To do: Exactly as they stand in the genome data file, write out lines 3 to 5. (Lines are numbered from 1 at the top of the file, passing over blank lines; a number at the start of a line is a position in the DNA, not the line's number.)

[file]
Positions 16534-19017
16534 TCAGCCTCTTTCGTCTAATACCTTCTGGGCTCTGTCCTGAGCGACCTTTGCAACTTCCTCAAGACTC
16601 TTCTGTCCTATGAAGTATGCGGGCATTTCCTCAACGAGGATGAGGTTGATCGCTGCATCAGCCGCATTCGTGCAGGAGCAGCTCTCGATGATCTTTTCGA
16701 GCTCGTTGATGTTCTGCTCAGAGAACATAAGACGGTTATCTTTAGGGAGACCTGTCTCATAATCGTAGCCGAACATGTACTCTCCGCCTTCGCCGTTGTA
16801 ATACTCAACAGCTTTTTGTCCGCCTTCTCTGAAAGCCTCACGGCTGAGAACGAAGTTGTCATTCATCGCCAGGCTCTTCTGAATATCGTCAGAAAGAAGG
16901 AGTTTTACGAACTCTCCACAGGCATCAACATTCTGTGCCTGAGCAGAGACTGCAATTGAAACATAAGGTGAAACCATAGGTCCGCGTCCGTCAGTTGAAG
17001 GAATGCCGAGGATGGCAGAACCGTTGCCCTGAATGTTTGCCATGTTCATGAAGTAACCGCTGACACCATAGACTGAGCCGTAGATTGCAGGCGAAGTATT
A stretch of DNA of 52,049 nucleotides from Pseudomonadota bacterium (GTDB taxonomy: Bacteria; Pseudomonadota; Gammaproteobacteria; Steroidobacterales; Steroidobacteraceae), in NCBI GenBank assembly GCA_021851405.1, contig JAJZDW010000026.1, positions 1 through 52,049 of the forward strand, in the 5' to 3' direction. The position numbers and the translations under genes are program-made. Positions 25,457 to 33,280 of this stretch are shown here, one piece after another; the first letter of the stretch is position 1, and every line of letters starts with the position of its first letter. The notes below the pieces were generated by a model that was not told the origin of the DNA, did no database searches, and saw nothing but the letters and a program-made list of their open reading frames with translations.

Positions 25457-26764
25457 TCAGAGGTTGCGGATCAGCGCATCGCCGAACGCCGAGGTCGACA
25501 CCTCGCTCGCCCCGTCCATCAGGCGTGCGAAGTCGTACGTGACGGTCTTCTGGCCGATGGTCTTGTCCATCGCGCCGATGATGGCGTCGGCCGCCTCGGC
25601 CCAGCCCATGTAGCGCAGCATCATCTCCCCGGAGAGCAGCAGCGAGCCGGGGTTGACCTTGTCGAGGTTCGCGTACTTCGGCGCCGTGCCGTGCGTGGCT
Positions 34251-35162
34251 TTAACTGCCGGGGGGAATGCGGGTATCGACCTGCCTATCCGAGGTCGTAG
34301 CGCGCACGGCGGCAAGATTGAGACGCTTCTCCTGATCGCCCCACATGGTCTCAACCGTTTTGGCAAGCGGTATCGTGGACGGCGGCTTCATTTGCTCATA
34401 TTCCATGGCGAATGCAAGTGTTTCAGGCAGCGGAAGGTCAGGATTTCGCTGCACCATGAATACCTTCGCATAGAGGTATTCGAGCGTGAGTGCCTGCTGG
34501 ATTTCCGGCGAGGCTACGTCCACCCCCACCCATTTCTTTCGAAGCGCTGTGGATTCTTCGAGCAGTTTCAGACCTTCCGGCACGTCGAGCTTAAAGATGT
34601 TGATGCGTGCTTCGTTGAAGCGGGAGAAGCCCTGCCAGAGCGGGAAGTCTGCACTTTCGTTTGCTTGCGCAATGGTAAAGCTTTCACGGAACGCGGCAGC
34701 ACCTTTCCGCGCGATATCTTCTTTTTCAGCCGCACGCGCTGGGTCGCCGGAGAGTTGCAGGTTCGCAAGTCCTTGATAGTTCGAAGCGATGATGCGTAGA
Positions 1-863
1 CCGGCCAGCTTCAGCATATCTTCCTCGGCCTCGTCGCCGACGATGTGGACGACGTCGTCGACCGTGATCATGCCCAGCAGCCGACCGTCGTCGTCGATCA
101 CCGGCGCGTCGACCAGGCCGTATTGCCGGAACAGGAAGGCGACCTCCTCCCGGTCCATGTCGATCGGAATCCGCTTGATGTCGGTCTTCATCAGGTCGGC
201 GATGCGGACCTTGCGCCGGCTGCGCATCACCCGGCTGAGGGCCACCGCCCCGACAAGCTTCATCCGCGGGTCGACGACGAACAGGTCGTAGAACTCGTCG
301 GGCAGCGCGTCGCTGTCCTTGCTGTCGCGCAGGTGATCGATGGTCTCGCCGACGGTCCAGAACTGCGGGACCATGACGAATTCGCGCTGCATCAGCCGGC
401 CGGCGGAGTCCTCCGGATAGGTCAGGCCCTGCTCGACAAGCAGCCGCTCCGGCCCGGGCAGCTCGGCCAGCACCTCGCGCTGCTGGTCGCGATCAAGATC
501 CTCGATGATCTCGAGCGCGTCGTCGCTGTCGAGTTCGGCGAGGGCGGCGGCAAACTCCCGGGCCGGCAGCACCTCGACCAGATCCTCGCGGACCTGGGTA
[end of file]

16601 TTCTGTCCTATGAAGTATGCGGGCATTTCCTCAACGAGGATGAGGTTGATCGCTGCATCAGCCGCATTCGTGCAGGAGCAGCTCTCGATGATCTTTTCGA
16701 GCTCGTTGATGTTCTGCTCAGAGAACATAAGACGGTTATCTTTAGGGAGACCTGTCTCATAATCGTAGCCGAACATGTACTCTCCGCCTTCGCCGTTGTA
16801 ATACTCAACAGCTTTTTGTCCGCCTTCTCTGAAAGCCTCACGGCTGAGAACGAAGTTGTCATTCATCGCCAGGCTCTTCTGAATATCGTCAGAAAGAAGG